Unless you’re good at negotiating, switching carriers may be the only way to get a cheaper or more profitable phone plan. But the fear of getting a new phone number often outweighs the promise of a better deal. Luckily, you can usually transfer your number when you switch carriers, even if you’re leaving a prepaid service.
Operators are generally required to facilitate number transfers
According to the FCC, carriers must comply when a customer requests to port their number to a new provider. You can complete this process in-store or online, usually by providing your new carrier with your old number. (Some carriers, such as AT&T, may require additional information to complete the transfer.)
Number transfers work regardless of the “type” of plan you have subscribed to. You can even transfer a number from a prepaid plan to a postpaid plan, and vice versa. If you want to switch from Verizon to Cricket, that’s fine. And it’s not just for cell phones; number transfers are also available for landlines and VoIP services.
Most carriers suggest porting your number before your old phone plan ends, which makes sense. The porting process isn’t instantaneous, so waiting until the last minute could leave you without phone service for a short time. And because carriers recycle numbers, it’s usually impossible to try to port a phone number from a long-dead plan.
Note that your carrier may charge you for number porting, although you can negotiate this fee. Also, you may want to call your old carrier after the transfer process is complete to sort out termination fees or other issues with your old plan.
To be clear, you don’t have to port your number. You can skip number porting when joining a new carrier, if that’s what you want.
But you can’t always transfer your old number
Unfortunately, some situations make number transfers impossible. Providers are not allowed to port numbers to new “rate zones”, for example, because area codes are supposed to apply local call rates and tax codes. If the area code for your phone number does not match your current residence, you cannot transfer that number to a new provider.
A large percentage of American adults live outside the “rate zone” of their old phone number. I can’t find exact numbers here, but a 2016 Pew Research Center study indicates that 10% of American adults use a phone number that doesn’t match the state in which they live. And that’s just by state – area codes often differ between counties and cities.
And while most carriers are following suit, your new provider isn’t legally obligated to accept an old number. Smaller or regional providers often refuse to accept number transfers, either due to infrastructure limitations or the lack of a lucrative “porting agreement”.
Additionally, utility companies have the power to waive number porting requirements. Depending on where you live, carriers may not be required to submit or perform number transfers. (To be fair, these waivers are usually the result of an underdeveloped infrastructure, which can make number transfers impossible under any law.)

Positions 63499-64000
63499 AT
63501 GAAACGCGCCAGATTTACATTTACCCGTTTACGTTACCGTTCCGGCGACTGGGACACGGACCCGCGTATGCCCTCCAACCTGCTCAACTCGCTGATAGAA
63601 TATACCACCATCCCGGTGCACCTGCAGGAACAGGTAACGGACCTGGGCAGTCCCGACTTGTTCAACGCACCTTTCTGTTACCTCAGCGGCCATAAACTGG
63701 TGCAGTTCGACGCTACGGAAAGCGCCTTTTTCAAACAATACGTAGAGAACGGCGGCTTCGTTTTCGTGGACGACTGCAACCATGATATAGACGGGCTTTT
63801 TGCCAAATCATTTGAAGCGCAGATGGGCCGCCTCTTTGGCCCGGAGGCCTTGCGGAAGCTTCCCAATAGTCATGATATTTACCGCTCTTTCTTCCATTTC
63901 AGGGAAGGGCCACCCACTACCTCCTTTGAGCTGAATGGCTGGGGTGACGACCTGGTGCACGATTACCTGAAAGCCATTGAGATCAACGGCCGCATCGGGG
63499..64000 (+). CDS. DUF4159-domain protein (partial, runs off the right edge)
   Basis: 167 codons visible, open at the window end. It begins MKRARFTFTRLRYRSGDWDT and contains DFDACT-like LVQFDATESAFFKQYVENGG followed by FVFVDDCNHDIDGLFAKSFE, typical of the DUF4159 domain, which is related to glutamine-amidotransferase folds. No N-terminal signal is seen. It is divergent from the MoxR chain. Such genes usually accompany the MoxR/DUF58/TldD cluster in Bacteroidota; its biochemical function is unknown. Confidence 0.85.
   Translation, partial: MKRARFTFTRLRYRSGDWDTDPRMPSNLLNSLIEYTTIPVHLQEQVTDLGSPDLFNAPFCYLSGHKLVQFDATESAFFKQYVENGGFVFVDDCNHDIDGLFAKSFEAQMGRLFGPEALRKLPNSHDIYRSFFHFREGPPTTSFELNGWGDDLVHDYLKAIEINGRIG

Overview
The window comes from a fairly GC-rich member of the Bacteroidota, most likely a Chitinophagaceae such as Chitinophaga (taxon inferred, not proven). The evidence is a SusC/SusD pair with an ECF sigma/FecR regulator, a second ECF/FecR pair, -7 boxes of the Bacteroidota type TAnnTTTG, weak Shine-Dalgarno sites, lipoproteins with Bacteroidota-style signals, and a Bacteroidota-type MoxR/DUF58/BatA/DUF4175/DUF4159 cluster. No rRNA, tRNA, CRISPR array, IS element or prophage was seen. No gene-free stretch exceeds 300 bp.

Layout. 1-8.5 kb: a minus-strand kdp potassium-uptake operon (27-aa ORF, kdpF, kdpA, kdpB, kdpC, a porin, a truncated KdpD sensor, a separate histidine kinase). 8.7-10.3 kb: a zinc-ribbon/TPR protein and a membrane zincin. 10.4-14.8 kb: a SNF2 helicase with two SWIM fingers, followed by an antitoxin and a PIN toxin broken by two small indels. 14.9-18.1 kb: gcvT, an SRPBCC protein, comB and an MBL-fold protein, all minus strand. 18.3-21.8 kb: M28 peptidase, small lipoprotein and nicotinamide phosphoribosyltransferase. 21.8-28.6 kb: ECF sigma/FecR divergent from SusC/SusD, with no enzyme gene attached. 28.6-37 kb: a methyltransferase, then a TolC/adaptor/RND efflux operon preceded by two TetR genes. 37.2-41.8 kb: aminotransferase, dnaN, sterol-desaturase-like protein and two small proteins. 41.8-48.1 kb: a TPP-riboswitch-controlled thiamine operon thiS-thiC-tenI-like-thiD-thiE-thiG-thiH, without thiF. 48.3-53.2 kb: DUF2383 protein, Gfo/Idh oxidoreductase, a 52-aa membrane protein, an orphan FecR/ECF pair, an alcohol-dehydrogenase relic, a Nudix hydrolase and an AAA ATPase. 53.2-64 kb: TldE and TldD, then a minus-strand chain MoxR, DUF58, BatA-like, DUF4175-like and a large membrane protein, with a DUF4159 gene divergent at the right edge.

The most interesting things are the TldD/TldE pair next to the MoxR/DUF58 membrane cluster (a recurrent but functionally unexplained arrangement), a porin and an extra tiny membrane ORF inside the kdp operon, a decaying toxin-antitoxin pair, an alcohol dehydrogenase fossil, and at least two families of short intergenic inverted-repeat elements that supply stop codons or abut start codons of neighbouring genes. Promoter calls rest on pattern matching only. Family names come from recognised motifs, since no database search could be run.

Check if your new operator will accept your old number
Most carriers have ‘number portals’ which tell you if they accept your old number. Using these tools will not affect your current phone plan, they will just make things easier for you.
Here is a quick list of number porting portals from some of the major providers:
Note that some of these carriers require you to sign in before using their respective number porting compatibility tools.
How long does a number transfer take?
Due to FCC requirements, most number transfers will complete within one business day. Verizon claims it completes cell phone number transfers in four hours, and landline transfers can only take two hours.
But complex number transfers can take longer than a day. If you want your whole family to keep their old numbers, for example, you might have to wait up to a week for the transfer to complete. (That said, you’ll probably only wait a day or two. If you’re worried, I suggest you only transfer adult phone numbers.)
Transferring a landline number to a mobile phone can also take a few days. And funny enough, your landline and your smartphone can temporarily use the same number during the transfer process. Keep in mind that some carriers, including AT&T, do not accept transfers from landline numbers to cell phones.
Again, carriers suggest that you port your number while your old plan is still active. This will ensure that you have a working phone during the transfer process. And of course, transferring a number from an inactive plan may not be possible.
Do you need to buy a new phone to transfer your number?
Since carriers make a lot of money selling phones, they tend to offer “switch and save” discounts to new customers. But buying something at a discount isn’t the same as “saving money,” so you might choose to ignore these offers. It is very good; you can always transfer your number to your new operator.
The transfer process is slightly more difficult when using an older phone. Chances are your old carrier locked the phone to only work with their network. This means you need to unlock your phone yourself or take it to the old carrier for help.
Once your phone is unlocked, your new carrier will provide you with a replacement SIM card. Simply insert that SIM card into the phone (or have the carrier do it for you) and you’re done.
Now, some phones are hardware-locked, meaning they can’t physically connect to other carriers’ networks. In this case, you need a new phone. Most people won’t run into this, though it might be a problem if you’re using a budget phone and switching to or from Verizon.